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CONSERVATION CORNER
(For the week of March 16, 2009)
Native Grassland Restoration Handbook Available
by James L. Cummins

Wildlife Mississippi is pleased to announce the availability of the handbook: Restoring and Managing Native Prairies: A Handbook for Mississippi Landowners. The handbook was written by Dr. Jeanne Jones with Mississippi State University with assistance from Daniel Coggin of Wildlife Mississippi. The handbook is just another in a long line of educational tools that Wildlife Mississippi has developed to help educate Mississippi's private landowners about the proper ways of enhancing, managing and protecting the natural resources found on their lands.

Daniel Coggin, a field biologist with Wildlife Mississippi and one of the co-authors of the book, states, “It is and will always be our mission at Wildlife Mississippi to help enhance and protect Mississippi's natural resources. This handbook was developed to educate Mississippians about the proper ways of restoring and managing native grasslands.”

The handbook is part of the efforts of Wildlife Mississippi through its prairie restoration initiative. Through the initiative, Wildlife Mississippi and its partners are working to restore native grassland using sound, scientifically-based, management practices within the prairie regions of the state.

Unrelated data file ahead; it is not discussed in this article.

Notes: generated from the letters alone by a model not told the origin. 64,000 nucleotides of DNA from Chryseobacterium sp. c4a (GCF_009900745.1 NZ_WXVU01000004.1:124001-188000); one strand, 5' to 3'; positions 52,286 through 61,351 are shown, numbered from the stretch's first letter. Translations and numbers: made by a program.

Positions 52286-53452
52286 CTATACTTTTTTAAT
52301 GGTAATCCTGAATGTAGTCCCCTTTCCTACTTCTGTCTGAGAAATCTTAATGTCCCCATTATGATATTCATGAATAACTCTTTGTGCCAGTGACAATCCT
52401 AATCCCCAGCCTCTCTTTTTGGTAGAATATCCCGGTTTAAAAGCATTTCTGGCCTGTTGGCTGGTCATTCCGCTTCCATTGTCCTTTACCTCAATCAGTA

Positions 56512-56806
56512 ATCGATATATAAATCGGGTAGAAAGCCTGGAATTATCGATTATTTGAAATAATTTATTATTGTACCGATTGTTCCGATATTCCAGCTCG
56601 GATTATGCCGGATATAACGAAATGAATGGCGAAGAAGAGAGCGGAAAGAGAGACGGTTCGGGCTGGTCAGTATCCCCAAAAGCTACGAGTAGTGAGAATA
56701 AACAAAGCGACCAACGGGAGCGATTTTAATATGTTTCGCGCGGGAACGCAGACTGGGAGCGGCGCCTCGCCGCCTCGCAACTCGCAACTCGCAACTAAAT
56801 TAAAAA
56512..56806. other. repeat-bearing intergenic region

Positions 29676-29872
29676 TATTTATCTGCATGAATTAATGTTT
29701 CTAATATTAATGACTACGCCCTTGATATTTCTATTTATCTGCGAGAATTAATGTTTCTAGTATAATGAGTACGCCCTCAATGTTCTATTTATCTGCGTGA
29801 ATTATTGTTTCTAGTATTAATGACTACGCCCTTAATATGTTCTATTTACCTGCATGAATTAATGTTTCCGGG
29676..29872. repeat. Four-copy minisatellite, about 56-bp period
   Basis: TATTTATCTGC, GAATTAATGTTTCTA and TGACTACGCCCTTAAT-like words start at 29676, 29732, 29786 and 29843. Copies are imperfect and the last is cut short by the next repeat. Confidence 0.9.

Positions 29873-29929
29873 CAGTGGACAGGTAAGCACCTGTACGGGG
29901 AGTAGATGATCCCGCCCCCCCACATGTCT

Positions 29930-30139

Described by early explorers as “expansive illuminated grassy plains,” this prairie is made up of two main areas. The largest of the Blackland Prairies, as well as the most southeastern of the tall prairie type, is the Black Belt Prairie. Development of the Black Belt was chiefly from chalk, a soft limestone, with small concentrations of clay and silt. The “blackness” of the soil as described by early explorers and settlers is a result of humus of the grassland that forms dark-colored topsoil. The second area of this prairie is the Jackson Prairie. The fine-textured soils of this prairie were derived from calcareous clays and are well suited for cultivation.

Much of the prairie was converted to agricultural use during the 1800s. The 1900s saw the conversion to grazing lands and other agricultural crops. Excessive grazing and the exclusion of fire have also allowed the expansion of Eastern red cedar and other noxious species. The Conservation Reserve Program has allowed much acreage to be converted to loblolly pine production. Today, the Black Land Prairie has been listed as one of the most critically endangered ecosystems in the nation with less than 1 percent of the prairie still remaining. The only remnants of native prairies left are in cemeteries, 16th section lands and in the Tombigbee and Bienville National Forests.

Those interested in obtaining a free copy of the handbook can contact Wildlife Mississippi at (662) 686-3375.


James L. Cummins is executive director of Wildlife Mississippi, a non-profit, conservation organization founded to conserve, restore and enhance fish, wildlife and plant resources throughout Mississippi.